Recently, body positivity has been on an upward trend. Which, don't get me wrong, is wonderful! The fact that it's becoming more and more "cool" to be body positive and accepting of others is a great thing, and it means that we are getting closer every day to a world where everyone can feel comfortable in their own skin and walk through the world safely.
However, because of the growing popularity, more and more misconceptions about what it means to be "body positive" have arisen. And now, the term has grown to a point where it is being used too loosely, and even for profit in some situations. It's time to get more critical about what we deem is body positive.
So what is body positivity? It isn't simply accepting fat people or even promoting body confidence—it's much deeper and more complex than that. The most comprehensive definition of body positivity, in my personal opinion, comes from Corissa of Fat Girl Flow who states "body positivity is thinking critically about how we relate to our bodies within our society, and how to make that a more positive experience for ourselves and others."
So if you want to be truly body positive (yay you!), here are some ideologies and actions you should adopt in your life beyond simply using #bodyposi on your Instagram posts.
1. Stop propagating diet culture in every way, shape, and formGiphy
Diet culture, by nature, is not body positive, as it's main goal is to breed self hatred in people for profit. Yes, this means that it is paradoxical to want to lose weight intentionally and be body positive simultaneously. Breaking free from diet culture means the separation of yourself from the ideals that health is equated to thinness and losing weight.
2. Start thinking about the intersections of marginalized identitiesGiphy
Go onto the #bodypositive hashtag on any social media platform--I assure you that wherever you go, the majority of posts will be by white, cisgender, able-bodied women. However, different people with marginalized identities experience their bodies in the world in different ways. As a body positive community, we must think about ways we can be more inclusive and affirming of trans and non binary people, people of color, immigrants, and people with disabilities.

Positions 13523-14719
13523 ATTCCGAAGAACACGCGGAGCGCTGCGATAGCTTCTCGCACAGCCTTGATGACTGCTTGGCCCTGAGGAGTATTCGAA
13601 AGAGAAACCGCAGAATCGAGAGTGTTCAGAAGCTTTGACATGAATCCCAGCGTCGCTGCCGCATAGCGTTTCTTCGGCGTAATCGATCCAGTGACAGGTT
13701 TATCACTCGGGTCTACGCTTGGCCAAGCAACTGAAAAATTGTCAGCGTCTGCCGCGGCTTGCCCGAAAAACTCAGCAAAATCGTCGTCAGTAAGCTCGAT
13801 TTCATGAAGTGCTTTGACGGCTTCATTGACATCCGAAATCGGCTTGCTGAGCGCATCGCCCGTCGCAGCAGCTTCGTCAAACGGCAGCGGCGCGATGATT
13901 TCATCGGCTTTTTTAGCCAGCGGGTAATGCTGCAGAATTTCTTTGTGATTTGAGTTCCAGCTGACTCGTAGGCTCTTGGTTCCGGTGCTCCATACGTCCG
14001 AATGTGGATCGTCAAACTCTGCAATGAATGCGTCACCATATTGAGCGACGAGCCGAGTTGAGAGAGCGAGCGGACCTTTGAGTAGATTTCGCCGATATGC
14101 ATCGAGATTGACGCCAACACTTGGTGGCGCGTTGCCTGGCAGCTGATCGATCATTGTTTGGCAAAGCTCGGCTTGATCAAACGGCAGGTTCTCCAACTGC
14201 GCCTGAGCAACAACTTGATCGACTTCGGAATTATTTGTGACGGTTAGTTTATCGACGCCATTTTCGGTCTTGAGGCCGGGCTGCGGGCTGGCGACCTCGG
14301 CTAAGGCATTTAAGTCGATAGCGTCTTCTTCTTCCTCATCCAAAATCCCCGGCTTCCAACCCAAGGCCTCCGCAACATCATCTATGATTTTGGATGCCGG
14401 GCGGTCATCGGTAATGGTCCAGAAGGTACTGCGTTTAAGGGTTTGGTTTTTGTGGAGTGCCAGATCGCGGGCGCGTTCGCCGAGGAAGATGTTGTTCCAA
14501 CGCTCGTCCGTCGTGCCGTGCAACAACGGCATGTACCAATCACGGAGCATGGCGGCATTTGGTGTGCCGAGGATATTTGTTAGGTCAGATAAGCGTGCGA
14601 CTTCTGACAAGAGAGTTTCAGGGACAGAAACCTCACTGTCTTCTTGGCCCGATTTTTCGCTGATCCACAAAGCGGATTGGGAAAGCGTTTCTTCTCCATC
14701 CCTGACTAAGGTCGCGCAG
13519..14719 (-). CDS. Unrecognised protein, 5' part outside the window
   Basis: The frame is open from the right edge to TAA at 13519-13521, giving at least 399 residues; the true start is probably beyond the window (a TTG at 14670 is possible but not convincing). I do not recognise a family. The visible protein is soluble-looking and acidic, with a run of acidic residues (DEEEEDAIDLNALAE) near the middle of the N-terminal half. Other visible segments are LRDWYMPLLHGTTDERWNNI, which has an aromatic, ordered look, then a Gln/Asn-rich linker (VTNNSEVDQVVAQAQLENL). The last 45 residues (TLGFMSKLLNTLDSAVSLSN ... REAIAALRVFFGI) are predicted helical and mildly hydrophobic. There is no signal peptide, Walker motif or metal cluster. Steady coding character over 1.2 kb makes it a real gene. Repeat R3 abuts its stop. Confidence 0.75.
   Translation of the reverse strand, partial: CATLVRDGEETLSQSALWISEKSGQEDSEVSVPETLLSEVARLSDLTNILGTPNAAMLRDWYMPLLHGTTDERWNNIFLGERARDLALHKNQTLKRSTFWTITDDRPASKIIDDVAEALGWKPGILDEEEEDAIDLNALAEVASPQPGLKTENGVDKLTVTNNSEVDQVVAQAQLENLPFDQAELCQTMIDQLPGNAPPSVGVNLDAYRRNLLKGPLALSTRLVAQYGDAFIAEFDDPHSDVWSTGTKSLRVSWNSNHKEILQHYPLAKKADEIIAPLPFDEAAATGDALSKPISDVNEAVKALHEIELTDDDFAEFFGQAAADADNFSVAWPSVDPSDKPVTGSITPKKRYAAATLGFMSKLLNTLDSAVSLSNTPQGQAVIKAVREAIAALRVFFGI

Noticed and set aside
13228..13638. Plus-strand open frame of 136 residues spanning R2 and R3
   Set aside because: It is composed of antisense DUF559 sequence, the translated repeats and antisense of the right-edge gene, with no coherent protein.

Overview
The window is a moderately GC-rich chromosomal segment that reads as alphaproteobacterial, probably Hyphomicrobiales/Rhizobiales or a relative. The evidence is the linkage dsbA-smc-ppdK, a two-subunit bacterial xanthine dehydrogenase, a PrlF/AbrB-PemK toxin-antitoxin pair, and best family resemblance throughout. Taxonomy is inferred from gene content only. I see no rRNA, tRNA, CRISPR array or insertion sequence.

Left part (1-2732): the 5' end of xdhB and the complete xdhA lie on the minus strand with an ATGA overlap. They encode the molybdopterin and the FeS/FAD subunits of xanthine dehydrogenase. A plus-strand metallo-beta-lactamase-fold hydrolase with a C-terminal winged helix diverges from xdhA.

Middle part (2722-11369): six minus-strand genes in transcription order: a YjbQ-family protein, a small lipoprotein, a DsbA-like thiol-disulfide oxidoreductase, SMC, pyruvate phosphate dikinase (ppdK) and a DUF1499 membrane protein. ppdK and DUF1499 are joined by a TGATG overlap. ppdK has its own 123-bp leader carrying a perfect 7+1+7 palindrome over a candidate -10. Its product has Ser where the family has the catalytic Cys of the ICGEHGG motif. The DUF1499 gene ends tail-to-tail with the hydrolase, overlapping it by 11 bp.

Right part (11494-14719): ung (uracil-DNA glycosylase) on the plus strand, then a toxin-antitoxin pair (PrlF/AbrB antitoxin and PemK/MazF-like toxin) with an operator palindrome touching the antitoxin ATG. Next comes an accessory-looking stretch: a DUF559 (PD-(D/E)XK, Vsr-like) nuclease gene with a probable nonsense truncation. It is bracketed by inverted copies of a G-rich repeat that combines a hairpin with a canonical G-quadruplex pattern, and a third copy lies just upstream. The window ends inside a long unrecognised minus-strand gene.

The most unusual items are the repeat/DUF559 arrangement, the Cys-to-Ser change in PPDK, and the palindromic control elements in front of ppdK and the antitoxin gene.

3. Start making your language more inclusiveGiphy
In tandem with the last point, not everyone in the plus size, eating disorder recovery, or body positive community wants to be addressed the same. We need to look at how our language might be exclusive to many people in our community. For example, talking about "All my bopo girls!" when talking to the community excludes an entire population of non binary people and men.
4. Stop judging other people's sexual habitsGiphy
Body positivity means supporting sex workers, people who have sex all the time, people who never have sex and everyone in between. Shaming anyone for their sexual choices--or any choice they make for their body for that matter-- is not body positive.
5. Stop policing food and eating habitsGiphy
Different foods are not "good" or "bad"--food has no morality. Also, unless you are a doctor or a registered dietitian or nutritionist, it is none of your business what or how much someone eats. This mindset is incredibly dangerous for people with eating disorders and harmful for the general public as a whole.
6. Advocate for body positive mediaGiphy
Marginalized identities are grossly underrepresented in popular media today--we can change that just in the ways we consume and share media. Just by boycotting shows like "Insatiable" on Netflix or "The Biggest Loser," and opting for shows like "Dietland" on AMC or "Insecure" on HBO, we can make the first small steps towards big change
At the end of the day, if you want to go on a diet, you do you. Allowing other people to make whatever choices they want with their body is at the core of body positivity. However, don't do this and simultaneously claim to be body positive yourself. Simply posting bikini pictures or appreciating plus size fashion is not body positive, and it weakens the connotations of the movement every time someone claims it is.